A committee of the Pine Bluff City Council on Tuesday spent more than an hour talking about blight removal and demolition of condemned structures but failed to reach a consensus on how to deal with the problem.
Council Member Donald Hatchett, chairman of the Health and Welfare Committee, opened the discussion by saying that the city should take advantage of the demolition equipment that the Urban Renewal Agency had purchased and has offered to donate to the Code Enforcement Department.
Last month, members of the council's Development and Planning Committee recommended that a resolution to accept that equipment, which is valued at close to $500,000, be approved by the full council, but only if a companion resolution to transfer two people who currently work for Urban Renewal and operate the equipment also be transferred to Code Enforcement.
Two members of the council's Administration Committee, Council members Steven Mays and Bruce Lockett, rejected the companion resolution last month, but its chairman, Council Member Lloyd Holcomb Jr., said he would let the full council decide the matter.
The issue arose after a May opinion by City Attorney Althea Hadden-Scott said that the Urban Renewal Agency could not tear down structures without “legally acquiring them through purchase, contract, eminent domain, donation by school district, donation by City of city property, etc.”
She said that while state law grants cities the authority to raze and remove structures, place liens against real property and collect those liens from the county tax collector, the Urban Renewal Agency is an autonomous body created by the city, with its own independent governing board, and therefore cannot act in the same capacity.
Her opinion also said the Code Enforcement Department, which is governed by the city, is legally allowed to perform those functions on behalf of the city.
On Tuesday, Hatchett said the city's Legal Department had ruled it was permissible to transfer the equipment to Code Enforcement but said the employee issue required following the current hiring policy, which includes advertising for the positions.
Committee and Council Member Ivan Whitfield said he was on record supporting the acquisition of the equipment but said he “was not too crazy” about the city getting involved in tearing down condemned structures, adding that businesses have invested money in equipment and are licensed and bonded to do the demolition.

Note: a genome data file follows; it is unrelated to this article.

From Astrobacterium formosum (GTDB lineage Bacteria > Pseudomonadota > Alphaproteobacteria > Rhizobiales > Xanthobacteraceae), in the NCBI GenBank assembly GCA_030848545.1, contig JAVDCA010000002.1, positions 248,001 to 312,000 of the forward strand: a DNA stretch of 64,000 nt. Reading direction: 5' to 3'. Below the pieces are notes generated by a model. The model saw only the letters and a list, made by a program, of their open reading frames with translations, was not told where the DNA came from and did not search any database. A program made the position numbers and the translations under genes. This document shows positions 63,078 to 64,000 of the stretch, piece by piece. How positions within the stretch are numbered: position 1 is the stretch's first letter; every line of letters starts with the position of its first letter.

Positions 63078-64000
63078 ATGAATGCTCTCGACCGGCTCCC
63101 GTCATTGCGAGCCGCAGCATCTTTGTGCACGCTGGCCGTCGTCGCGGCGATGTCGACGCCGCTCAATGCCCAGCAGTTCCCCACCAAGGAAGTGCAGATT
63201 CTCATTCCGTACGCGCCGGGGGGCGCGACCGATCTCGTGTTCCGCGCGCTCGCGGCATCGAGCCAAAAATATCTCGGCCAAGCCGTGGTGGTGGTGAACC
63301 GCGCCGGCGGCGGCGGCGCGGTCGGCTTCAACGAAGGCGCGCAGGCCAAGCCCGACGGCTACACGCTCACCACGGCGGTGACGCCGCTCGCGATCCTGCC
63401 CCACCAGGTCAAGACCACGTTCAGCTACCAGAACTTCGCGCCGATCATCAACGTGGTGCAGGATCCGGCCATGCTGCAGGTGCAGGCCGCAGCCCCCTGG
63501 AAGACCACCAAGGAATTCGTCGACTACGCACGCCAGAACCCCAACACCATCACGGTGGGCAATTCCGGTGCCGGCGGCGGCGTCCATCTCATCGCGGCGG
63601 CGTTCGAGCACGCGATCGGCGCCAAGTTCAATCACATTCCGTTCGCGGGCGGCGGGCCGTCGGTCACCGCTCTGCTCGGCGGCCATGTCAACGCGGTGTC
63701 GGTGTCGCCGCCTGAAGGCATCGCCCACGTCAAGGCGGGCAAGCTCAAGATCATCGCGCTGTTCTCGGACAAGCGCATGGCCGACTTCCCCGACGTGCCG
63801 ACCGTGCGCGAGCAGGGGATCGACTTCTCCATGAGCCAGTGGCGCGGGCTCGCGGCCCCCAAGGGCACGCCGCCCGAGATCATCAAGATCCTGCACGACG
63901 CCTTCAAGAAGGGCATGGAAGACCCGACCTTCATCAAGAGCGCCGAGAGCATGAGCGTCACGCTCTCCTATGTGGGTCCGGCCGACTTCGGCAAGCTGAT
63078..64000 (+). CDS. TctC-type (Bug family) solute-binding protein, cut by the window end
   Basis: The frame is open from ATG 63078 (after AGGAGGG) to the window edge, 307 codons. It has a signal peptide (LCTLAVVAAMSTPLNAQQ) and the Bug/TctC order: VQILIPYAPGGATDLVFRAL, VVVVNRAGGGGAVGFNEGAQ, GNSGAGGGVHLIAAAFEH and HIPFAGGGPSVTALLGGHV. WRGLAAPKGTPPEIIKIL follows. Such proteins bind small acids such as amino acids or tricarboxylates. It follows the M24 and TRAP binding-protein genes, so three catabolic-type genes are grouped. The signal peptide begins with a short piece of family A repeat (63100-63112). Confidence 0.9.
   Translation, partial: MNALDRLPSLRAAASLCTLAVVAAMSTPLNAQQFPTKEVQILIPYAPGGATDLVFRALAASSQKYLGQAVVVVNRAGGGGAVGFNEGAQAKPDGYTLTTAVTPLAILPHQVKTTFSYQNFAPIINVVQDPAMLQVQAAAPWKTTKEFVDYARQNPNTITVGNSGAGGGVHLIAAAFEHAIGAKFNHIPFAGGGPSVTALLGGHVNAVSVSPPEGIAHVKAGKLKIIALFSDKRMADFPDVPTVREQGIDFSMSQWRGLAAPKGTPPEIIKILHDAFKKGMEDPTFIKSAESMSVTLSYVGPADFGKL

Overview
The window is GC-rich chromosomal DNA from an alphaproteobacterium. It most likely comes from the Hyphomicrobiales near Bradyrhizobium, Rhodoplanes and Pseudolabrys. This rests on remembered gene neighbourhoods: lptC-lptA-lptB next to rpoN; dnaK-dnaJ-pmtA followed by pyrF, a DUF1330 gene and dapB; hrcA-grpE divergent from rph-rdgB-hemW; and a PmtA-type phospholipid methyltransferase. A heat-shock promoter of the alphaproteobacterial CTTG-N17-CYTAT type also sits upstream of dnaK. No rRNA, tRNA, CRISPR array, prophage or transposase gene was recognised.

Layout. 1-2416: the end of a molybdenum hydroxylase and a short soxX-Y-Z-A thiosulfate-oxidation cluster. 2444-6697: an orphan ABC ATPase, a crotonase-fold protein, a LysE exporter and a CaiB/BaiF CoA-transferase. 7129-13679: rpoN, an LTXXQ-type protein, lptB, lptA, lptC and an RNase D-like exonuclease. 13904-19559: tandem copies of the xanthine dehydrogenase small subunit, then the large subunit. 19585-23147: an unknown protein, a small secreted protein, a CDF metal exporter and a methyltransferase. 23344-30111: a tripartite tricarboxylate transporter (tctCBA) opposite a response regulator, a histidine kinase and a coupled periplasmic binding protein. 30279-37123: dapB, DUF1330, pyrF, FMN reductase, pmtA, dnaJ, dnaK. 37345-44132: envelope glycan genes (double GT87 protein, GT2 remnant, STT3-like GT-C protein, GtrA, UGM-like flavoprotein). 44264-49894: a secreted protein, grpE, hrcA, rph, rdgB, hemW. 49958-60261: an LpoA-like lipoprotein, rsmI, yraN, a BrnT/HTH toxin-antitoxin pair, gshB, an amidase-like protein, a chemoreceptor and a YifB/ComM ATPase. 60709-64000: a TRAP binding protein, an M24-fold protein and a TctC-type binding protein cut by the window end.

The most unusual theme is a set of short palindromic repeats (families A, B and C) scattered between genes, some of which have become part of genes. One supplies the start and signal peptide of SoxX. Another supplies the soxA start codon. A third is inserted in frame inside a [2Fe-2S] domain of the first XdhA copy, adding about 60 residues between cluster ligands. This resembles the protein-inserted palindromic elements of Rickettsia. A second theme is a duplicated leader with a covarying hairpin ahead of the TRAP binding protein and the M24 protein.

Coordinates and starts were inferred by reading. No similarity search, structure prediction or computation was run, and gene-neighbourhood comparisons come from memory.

“I'm opposed to getting into the demolition business,” said Lockett, who is the third member of the Health and Welfare Committee. “The current system protects us from liability and caps costs.”
He also suggested auctioning off the equipment and putting the money back into the Urban Renewal budget, an idea Hatchett rejected.
Hatchett said the city is already in the demolition business through Code Enforcement and citizens expect the council and city to deal with the issue of blight, calling it a mandate.
“Why not take advantage of the equipment and let the Code Enforcement Department take care of the administrative process,” Hatchett said.
“Whitfield agreed that the council has a “mandate” to take down blight “but let's be honest and fair and consistent. How much more money does Code Enforcement need (to reduce blight)? That's the key.”
Lockett again spoke against transferring equipment, calling it a “knee jerk reaction. We have not done a study of Code Enforcement, and I don't think it's fair to ram this down their throats.”
Jeff Gaston, who runs Code Enforcement, said the equipment would mean that more structures could be torn down once the administrative process is completed, which also reduce the waiting time since “it takes a long time to take bids out. We could be working steady.”
Earlier in the meeting, Gaston gave committee members a list of 31 houses that Code Enforcement Officers had determined to be unsafe. Eight of those were houses that had been burned. Earlier this month, the Development and Planning Committee was given files on each of those 31 structures and voted to place them on the condemnation list.
Whitfield then asked about the condemnation process, saying that it may be time to go back and look at the time limits imposed with an eye to shortening them.